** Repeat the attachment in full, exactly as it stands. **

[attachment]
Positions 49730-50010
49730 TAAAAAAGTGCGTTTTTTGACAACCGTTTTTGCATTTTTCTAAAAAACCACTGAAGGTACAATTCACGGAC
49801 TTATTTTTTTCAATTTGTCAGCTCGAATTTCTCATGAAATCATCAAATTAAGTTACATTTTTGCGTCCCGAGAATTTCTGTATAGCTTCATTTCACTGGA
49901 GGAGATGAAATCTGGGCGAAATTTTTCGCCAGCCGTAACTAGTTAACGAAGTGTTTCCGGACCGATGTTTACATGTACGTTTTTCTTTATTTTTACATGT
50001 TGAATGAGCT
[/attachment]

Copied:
Positions 49730-50010
49730 TAAAAAAGTGCGTTTTTTGACAACCGTTTTTGCATTTTTCTAAAAAACCACTGAAGGTACAATTCACGGAC
49801 TTATTTTTTTCAATTTGTCAGCTCGAATTTCTCATGAAATCATCAAATTAAGTTACATTTTTGCGTCCCGAGAATTTCTGTATAGCTTCATTTCACTGGA
49901 GGAGATGAAATCTGGGCGAAATTTTTCGCCAGCCGTAACTAGTTAACGAAGTGTTTCCGGACCGATGTTTACATGTACGTTTTTCTTTATTTTTACATGT
50001 TGAATGAGCT